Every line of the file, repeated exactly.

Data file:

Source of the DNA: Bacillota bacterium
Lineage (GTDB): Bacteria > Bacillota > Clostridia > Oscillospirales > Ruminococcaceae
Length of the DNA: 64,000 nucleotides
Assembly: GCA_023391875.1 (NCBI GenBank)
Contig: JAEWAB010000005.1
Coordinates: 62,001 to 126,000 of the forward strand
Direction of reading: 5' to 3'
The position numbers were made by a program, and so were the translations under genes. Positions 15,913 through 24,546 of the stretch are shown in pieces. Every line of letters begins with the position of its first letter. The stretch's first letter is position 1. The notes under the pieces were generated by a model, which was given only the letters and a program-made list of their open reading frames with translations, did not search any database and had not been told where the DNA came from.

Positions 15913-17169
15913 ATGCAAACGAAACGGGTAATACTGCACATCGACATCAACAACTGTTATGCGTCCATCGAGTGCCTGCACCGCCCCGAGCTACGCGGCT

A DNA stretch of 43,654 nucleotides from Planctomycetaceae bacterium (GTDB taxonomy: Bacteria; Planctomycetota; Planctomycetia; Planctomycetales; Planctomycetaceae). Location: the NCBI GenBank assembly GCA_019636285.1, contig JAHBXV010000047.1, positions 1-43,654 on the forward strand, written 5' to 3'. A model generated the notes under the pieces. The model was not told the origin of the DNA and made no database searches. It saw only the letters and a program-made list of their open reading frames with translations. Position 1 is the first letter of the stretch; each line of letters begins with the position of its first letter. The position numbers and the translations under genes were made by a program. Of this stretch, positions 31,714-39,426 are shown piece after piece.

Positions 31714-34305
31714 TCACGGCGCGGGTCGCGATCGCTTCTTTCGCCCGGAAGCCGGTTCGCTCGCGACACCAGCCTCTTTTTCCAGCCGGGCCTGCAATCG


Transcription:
Source of the DNA: Bacillota bacterium
Lineage (GTDB): Bacteria > Bacillota > Clostridia > Oscillospirales > Ruminococcaceae
Length of the DNA: 64,000 nucleotides
Assembly: GCA_023391875.1 (NCBI GenBank)
Contig: JAEWAB010000005.1
Coordinates: 62,001 to 126,000 of the forward strand
Direction of reading: 5' to 3'
The position numbers were made by a program, and so were the translations under genes. Positions 15,913 through 24,546 of the stretch are shown in pieces. Every line of letters begins with the position of its first letter. The stretch's first letter is position 1. The notes under the pieces were generated by a model, which was given only the letters and a program-made list of their open reading frames with translations, did not search any database and had not been told where the DNA came from.

Positions 15913-17169
15913 ATGCAAACGAAACGGGTAATACTGCACATCGACATCAACAACTGTTATGCGTCCATCGAGTGCCTGCACCGCCCCGAGCTACGCGGCT

A DNA stretch of 43,654 nucleotides from Planctomycetaceae bacterium (GTDB taxonomy: Bacteria; Planctomycetota; Planctomycetia; Planctomycetales; Planctomycetaceae). Location: the NCBI GenBank assembly GCA_019636285.1, contig JAHBXV010000047.1, positions 1-43,654 on the forward strand, written 5' to 3'. A model generated the notes under the pieces. The model was not told the origin of the DNA and made no database searches. It saw only the letters and a program-made list of their open reading frames with translations. Position 1 is the first letter of the stretch; each line of letters begins with the position of its first letter. The position numbers and the translations under genes were made by a program. Of this stretch, positions 31,714-39,426 are shown piece after piece.

Positions 31714-34305
31714 TCACGGCGCGGGTCGCGATCGCTTCTTTCGCCCGGAAGCCGGTTCGCTCGCGACACCAGCCTCTTTTTCCAGCCGGGCCTGCAATCG